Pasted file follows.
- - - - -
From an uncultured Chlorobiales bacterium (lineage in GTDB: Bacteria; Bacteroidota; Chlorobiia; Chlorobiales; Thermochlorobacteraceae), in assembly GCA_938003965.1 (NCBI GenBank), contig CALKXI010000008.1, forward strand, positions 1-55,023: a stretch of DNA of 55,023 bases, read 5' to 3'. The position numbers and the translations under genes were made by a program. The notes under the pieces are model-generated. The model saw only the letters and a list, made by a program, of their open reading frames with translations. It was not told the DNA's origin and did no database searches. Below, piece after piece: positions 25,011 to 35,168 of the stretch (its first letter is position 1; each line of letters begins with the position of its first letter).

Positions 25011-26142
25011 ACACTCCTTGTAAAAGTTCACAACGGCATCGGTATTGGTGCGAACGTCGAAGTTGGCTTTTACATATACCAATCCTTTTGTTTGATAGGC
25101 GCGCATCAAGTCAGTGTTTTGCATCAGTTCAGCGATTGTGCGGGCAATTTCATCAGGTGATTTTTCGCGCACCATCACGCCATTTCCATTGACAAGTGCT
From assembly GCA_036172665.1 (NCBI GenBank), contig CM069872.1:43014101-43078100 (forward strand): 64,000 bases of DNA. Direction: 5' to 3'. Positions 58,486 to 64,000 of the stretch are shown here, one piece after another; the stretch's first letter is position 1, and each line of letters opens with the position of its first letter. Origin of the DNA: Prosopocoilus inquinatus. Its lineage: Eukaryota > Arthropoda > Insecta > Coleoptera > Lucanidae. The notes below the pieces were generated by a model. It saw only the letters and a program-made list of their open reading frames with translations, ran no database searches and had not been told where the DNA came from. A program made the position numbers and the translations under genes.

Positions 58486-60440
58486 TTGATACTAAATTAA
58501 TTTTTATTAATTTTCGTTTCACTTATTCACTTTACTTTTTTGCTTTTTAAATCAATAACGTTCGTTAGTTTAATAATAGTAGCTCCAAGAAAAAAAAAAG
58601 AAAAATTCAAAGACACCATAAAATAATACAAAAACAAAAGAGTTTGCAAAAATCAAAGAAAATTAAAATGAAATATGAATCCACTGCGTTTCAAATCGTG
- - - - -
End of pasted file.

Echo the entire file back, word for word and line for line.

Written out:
From an uncultured Chlorobiales bacterium (lineage in GTDB: Bacteria; Bacteroidota; Chlorobiia; Chlorobiales; Thermochlorobacteraceae), in assembly GCA_938003965.1 (NCBI GenBank), contig CALKXI010000008.1, forward strand, positions 1-55,023: a stretch of DNA of 55,023 bases, read 5' to 3'. The position numbers and the translations under genes were made by a program. The notes under the pieces are model-generated. The model saw only the letters and a list, made by a program, of their open reading frames with translations. It was not told the DNA's origin and did no database searches. Below, piece after piece: positions 25,011 to 35,168 of the stretch (its first letter is position 1; each line of letters begins with the position of its first letter).

Positions 25011-26142
25011 ACACTCCTTGTAAAAGTTCACAACGGCATCGGTATTGGTGCGAACGTCGAAGTTGGCTTTTACATATACCAATCCTTTTGTTTGATAGGC
25101 GCGCATCAAGTCAGTGTTTTGCATCAGTTCAGCGATTGTGCGGGCAATTTCATCAGGTGATTTTTCGCGCACCATCACGCCATTTCCATTGACAAGTGCT
From assembly GCA_036172665.1 (NCBI GenBank), contig CM069872.1:43014101-43078100 (forward strand): 64,000 bases of DNA. Direction: 5' to 3'. Positions 58,486 to 64,000 of the stretch are shown here, one piece after another; the stretch's first letter is position 1, and each line of letters opens with the position of its first letter. Origin of the DNA: Prosopocoilus inquinatus. Its lineage: Eukaryota > Arthropoda > Insecta > Coleoptera > Lucanidae. The notes below the pieces were generated by a model. It saw only the letters and a program-made list of their open reading frames with translations, ran no database searches and had not been told where the DNA came from. A program made the position numbers and the translations under genes.

Positions 58486-60440
58486 TTGATACTAAATTAA
58501 TTTTTATTAATTTTCGTTTCACTTATTCACTTTACTTTTTTGCTTTTTAAATCAATAACGTTCGTTAGTTTAATAATAGTAGCTCCAAGAAAAAAAAAAG
58601 AAAAATTCAAAGACACCATAAAATAATACAAAAACAAAAGAGTTTGCAAAAATCAAAGAAAATTAAAATGAAATATGAATCCACTGCGTTTCAAATCGTG